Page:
Wow, it’s incredible that there was only 7 minutes of value in the emergency room waiting time of 47 minutes at that hospital. But it sounds like they made a lot of improvement after looking at the issue. That’s an inspiring story that shows why it is good to step back and think about how things can be done better.

  5. Absolutely Greg, I was a great lecture and the story made an impact on me and I am sure the rest of the attendees. Stepping back whether things are going good or bad is necessary and more frequently than less. Enjoy today.

  6. Average is over. Companies need to provide what customers need before the customers know it themselves. You’ve got to “shock” the customer.

    • Hi Steve, so true, and far too many times businesses are so busy just trying to get their work done that this issues gets put on the back burner, which is amazing to me. If you do not have the loyal customers you will soon not have any work to do. Thank you for stopping by and have a great weekend!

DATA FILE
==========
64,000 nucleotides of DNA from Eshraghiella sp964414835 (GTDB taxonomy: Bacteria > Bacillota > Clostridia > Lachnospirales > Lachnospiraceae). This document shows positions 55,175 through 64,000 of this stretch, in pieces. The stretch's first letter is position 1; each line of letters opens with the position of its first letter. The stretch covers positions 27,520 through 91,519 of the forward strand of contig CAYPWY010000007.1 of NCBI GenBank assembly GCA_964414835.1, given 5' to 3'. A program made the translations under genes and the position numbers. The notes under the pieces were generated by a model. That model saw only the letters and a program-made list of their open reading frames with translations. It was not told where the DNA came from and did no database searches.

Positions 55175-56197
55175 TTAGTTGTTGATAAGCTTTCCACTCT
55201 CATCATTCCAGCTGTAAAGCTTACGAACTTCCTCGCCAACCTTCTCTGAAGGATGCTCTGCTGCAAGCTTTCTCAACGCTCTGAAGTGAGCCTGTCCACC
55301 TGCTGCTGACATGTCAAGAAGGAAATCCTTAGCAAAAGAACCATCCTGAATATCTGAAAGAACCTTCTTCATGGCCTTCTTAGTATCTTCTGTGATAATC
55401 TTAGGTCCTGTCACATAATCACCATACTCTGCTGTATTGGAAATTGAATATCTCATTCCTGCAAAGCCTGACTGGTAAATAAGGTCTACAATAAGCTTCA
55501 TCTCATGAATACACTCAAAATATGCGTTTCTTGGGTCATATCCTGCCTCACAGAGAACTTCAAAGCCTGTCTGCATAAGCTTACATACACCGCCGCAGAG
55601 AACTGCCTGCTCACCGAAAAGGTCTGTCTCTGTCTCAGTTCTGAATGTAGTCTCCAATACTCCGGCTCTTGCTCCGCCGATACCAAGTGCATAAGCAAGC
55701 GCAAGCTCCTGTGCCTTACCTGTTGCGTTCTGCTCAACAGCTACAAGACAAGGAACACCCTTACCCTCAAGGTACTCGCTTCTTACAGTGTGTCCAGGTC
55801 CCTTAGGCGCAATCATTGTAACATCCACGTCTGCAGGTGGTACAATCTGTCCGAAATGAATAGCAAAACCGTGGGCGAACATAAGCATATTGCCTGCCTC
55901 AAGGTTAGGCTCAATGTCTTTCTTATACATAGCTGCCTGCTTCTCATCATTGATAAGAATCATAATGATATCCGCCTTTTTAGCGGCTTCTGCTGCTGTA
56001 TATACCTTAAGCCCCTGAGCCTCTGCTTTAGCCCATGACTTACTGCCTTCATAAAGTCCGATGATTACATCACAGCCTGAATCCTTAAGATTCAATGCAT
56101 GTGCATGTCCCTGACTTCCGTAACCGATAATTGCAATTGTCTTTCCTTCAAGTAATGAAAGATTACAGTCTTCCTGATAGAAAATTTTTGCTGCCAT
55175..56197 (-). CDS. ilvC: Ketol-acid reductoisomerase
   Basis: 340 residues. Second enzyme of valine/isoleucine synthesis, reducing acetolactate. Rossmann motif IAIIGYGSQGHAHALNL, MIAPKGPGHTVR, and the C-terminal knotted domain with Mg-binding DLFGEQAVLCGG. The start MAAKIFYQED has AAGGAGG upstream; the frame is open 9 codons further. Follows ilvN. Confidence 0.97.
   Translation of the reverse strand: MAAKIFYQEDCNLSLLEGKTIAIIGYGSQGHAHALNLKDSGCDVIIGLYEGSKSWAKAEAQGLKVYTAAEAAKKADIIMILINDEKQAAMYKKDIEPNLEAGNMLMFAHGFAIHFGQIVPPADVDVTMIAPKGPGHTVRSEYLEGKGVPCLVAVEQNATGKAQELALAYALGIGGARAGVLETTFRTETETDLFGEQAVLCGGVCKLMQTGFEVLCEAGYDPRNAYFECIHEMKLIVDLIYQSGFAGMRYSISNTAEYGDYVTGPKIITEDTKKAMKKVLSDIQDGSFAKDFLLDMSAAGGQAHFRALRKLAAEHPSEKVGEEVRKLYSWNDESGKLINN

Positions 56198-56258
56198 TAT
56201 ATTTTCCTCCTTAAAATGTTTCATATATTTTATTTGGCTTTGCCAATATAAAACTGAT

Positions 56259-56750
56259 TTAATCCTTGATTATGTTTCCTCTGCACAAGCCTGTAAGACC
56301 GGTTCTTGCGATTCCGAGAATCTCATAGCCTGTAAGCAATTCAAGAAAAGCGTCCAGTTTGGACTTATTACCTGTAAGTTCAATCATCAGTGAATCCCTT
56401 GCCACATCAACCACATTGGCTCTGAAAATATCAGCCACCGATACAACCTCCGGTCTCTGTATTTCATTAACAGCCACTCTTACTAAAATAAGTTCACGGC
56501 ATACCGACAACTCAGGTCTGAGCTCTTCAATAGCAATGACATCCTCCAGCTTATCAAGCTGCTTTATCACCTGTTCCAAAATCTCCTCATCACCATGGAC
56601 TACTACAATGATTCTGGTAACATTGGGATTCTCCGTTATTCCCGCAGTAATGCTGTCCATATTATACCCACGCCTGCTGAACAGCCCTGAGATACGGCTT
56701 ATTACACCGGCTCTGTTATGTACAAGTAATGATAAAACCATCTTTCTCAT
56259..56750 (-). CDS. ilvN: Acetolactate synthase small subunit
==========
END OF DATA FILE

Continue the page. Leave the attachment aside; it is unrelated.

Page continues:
7. Great post. Mapping the customer/patient experience should be the starting point for planning and development. I would go further than experience. I would say that understanding how customers think and define value; and mapping the points of value creation on their path that a company/association can contribute to should how a service organization is structured, prioritizes and does business. Thanks for the E.R example too. Good to be able to refer to it.

    • Thank you Anna for your input. Value is very important in any type of service. If the customer does not feel value in the transaction, then it is a lost customer. If a business can capture what customers feel value is, then they are one step ahead.